Mark: The Bible is a conversation we can join in. Some say the book of Jonah, where the King and people of Nineveh repent, is a direct answer to Nehemiah and the drive for purity. It says the Assyrians are God’s children.

Yes. Consider: Psalm 37:25: I have been young, and now am old, yet I have not seen the righteous forsaken, or their children begging bread.

Ecclesiastes 7:15: In my vain life I have seen everything: there are righteous people who perish in their righteousness, and there are wicked people who prolong their life in their evildoing.

Both these verses are in three parts, with close parallels, and it seems to me Ecclesiastes is directly answering the Psalm.

The Bible is terribly misogynistic. Mary Magdalene goes to the grave on the first day of the week, and has a great realisation: “He is not here”. Jesus is in our hearts, in our memories, in how he has changed our lives. He will always be with us. But, how could a weak, irrational and emotional woman come to such a realisation? A man told her. Mark 16:5, “a young man, dressed in a white robe,” whom she does not recognise but who knows her and knows all about it. Luke 24:4, “Two men in dazzling clothes”. Matthew 28:2 uses male pronouns of “an angel of the Lord, descending from heaven”.

Or Mary, Jesus’ mother. Luke tells us the archangel Gabriel appeared to her. For me, this woman, barely more than a girl, realises she is pregnant. Not being married, this is terrifying. Her sublime, noble reaction is, “All generations shall call me blessed”. And we do. She got it, all by herself. No angel required.

In the past year I have read John, and loved it. John 17:22: “The glory that you have given me I have given them”, ie to us, and all Christians. We can be in God as Christ is in God. That of God in me is all my power, all my beauty, and I can live from it all the time. I find this tremendously exciting and spiritually convincing, and have shared it excitedly with anyone who will listen. This is the truth of the Bible, speaking to me.

And I have read about half of Isaiah, dutifully reading the Oxford Bible Commentary paragraphs on each short section; and got fed up with it. This perhaps revolted me the most:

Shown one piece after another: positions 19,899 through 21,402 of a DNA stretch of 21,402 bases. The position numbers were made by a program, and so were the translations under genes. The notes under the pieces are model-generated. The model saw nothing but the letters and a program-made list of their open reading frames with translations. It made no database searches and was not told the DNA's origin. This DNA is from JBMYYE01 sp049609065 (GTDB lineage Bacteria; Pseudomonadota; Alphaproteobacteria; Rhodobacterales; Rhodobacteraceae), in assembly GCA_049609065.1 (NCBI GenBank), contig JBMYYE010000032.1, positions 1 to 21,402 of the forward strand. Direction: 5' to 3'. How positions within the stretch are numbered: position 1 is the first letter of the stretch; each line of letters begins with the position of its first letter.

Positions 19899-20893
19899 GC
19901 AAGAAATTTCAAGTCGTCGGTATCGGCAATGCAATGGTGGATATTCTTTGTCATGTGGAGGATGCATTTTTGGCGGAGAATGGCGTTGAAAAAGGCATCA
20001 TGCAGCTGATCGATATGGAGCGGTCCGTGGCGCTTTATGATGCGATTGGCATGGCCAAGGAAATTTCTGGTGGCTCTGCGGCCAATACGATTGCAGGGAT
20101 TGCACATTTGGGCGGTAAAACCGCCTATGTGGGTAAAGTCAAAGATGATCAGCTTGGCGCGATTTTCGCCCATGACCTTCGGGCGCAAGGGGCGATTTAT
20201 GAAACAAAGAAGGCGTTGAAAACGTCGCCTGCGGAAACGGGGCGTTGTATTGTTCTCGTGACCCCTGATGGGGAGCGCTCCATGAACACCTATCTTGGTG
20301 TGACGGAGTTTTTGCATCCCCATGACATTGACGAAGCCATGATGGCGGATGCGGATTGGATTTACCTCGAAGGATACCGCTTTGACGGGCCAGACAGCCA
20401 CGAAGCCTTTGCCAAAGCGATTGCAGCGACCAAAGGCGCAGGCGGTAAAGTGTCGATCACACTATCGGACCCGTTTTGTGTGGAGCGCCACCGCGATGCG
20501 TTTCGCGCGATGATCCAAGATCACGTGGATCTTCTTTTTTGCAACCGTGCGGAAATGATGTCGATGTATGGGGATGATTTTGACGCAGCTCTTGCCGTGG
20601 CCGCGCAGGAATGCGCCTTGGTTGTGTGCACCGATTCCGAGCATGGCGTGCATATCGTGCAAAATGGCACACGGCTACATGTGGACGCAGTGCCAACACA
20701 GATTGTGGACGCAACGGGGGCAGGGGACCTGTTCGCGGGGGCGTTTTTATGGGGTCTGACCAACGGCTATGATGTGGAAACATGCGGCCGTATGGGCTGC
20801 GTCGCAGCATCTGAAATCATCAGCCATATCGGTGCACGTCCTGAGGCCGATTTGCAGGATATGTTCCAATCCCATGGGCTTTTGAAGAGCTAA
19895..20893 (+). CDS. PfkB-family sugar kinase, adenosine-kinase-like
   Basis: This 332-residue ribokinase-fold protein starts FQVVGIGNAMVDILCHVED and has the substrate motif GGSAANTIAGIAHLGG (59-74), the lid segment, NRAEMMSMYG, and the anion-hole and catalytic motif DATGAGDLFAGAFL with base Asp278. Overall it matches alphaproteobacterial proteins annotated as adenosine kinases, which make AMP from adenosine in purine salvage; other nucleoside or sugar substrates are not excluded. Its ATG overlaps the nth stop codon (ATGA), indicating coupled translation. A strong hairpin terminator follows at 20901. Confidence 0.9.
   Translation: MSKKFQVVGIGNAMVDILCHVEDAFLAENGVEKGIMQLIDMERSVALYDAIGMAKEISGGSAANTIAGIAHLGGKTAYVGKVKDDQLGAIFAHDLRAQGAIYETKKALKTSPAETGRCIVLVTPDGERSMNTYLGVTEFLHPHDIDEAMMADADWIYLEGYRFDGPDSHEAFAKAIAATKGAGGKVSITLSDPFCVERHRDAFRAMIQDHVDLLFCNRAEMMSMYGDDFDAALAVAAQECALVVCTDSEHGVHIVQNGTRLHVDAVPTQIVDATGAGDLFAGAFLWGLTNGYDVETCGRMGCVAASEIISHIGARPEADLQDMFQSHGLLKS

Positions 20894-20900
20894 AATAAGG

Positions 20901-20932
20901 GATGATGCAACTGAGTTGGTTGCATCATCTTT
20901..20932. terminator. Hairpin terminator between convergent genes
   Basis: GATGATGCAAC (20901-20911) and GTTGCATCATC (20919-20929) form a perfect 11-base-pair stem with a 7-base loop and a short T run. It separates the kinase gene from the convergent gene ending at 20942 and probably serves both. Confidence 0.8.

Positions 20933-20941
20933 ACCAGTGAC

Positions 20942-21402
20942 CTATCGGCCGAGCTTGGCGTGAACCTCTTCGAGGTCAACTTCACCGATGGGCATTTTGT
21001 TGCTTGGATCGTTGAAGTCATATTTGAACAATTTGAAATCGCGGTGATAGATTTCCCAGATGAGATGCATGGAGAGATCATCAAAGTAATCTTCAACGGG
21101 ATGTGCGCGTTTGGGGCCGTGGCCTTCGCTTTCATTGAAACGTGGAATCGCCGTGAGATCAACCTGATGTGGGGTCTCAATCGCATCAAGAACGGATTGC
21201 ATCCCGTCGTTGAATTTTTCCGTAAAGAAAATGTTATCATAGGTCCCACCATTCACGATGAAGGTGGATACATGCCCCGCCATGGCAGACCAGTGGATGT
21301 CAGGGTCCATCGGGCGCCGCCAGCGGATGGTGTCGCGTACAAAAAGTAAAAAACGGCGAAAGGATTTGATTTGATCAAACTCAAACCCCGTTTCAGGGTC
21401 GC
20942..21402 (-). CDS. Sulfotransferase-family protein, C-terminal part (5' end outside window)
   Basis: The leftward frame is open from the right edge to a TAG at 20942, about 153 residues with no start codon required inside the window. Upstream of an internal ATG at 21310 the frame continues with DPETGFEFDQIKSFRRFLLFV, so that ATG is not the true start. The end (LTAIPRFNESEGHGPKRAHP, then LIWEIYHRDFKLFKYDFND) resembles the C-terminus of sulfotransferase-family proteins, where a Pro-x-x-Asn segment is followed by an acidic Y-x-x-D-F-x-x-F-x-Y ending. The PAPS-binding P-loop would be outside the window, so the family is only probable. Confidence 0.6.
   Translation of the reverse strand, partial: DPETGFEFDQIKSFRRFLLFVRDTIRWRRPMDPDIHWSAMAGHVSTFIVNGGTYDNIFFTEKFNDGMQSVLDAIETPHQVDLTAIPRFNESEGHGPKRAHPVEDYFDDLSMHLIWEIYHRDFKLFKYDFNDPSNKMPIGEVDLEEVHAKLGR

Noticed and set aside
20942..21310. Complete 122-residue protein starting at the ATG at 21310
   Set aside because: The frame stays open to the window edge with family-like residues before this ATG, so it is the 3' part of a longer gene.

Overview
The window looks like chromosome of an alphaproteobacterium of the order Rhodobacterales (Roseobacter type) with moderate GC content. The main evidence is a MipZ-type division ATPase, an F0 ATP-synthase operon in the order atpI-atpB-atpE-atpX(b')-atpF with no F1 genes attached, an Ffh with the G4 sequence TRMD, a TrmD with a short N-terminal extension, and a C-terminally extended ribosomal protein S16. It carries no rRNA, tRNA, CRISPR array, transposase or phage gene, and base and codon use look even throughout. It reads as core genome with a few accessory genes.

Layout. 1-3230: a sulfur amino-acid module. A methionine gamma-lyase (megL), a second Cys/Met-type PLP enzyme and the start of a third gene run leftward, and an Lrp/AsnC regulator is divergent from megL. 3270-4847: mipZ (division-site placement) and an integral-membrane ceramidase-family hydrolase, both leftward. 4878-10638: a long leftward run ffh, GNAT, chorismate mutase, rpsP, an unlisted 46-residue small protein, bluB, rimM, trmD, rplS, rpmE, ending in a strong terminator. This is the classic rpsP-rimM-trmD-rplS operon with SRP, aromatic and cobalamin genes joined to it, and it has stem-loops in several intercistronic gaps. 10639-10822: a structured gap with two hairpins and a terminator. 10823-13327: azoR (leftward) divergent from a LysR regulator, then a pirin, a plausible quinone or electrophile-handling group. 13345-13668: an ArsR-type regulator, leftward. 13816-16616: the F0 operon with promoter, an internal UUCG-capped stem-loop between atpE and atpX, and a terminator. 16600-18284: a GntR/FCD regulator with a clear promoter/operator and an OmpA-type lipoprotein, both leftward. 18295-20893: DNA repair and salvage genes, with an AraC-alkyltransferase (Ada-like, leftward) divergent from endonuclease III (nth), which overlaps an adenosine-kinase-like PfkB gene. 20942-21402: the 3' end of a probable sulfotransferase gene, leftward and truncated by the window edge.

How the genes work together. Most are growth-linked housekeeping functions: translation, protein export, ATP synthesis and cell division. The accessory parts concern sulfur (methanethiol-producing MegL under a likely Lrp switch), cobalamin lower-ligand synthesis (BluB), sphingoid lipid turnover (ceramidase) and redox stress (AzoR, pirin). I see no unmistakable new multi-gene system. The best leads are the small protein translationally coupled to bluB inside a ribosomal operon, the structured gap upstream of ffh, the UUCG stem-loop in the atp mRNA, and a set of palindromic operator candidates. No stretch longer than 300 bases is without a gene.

Isaiah 3: 16 The Lord said:
Because the daughters of Zion are haughty
and walk with outstretched necks,
glancing wantonly with their eyes,
mincing along as they go,
tinkling with their feet;
the Lord will afflict with scabs
the heads of the daughters of Zion,
and the Lord will lay bare their secret parts.

At best, this is the prophet seeing the parlous state of Jerusalem, fearing for its inhabitants, knowing that rape is a weapon of war. But I can’t help seeing it differently, as the old man seeing young women glorying in being young women. He gets turned on but, knowing they are not sexually available to him, curses them, and gets self-righteous about it.

I want the experience of John, the new insight about the spiritual life that makes sense and speaks to me immediately and delights and inspires me and brings me on. I want to avoid the sense of revulsion I feel at that Isaiah passage. I will go back to the Bible. Perhaps Mark next, or Romans, probably without a commentary at least to start with. I don’t know. Perhaps I cannot find the glory without also seeing the darkness. All human life is here.

I am left with my favourite bits. When I was recovering from my self-hatred, Genesis 1:31 meant a lot to me: “God saw everything that he had made, and indeed, it was very good.” That included me. Similarly psalm 139:12-13:

You knit me together in my mother’s womb.
I will thank you because I am marvellously made;
your works are wonderful, and I know it well.

In Psalm 137 the Jews are taken off to Babylon as slaves, and feel the rage of the oppressed. They imagine smashing the heads of their oppressors’ babies. Accepting my true self made me aware of huge anger in me, and this psalm reassured me: if such rage was here, it was acceptable to God, and so might my own anger be. And so might I be.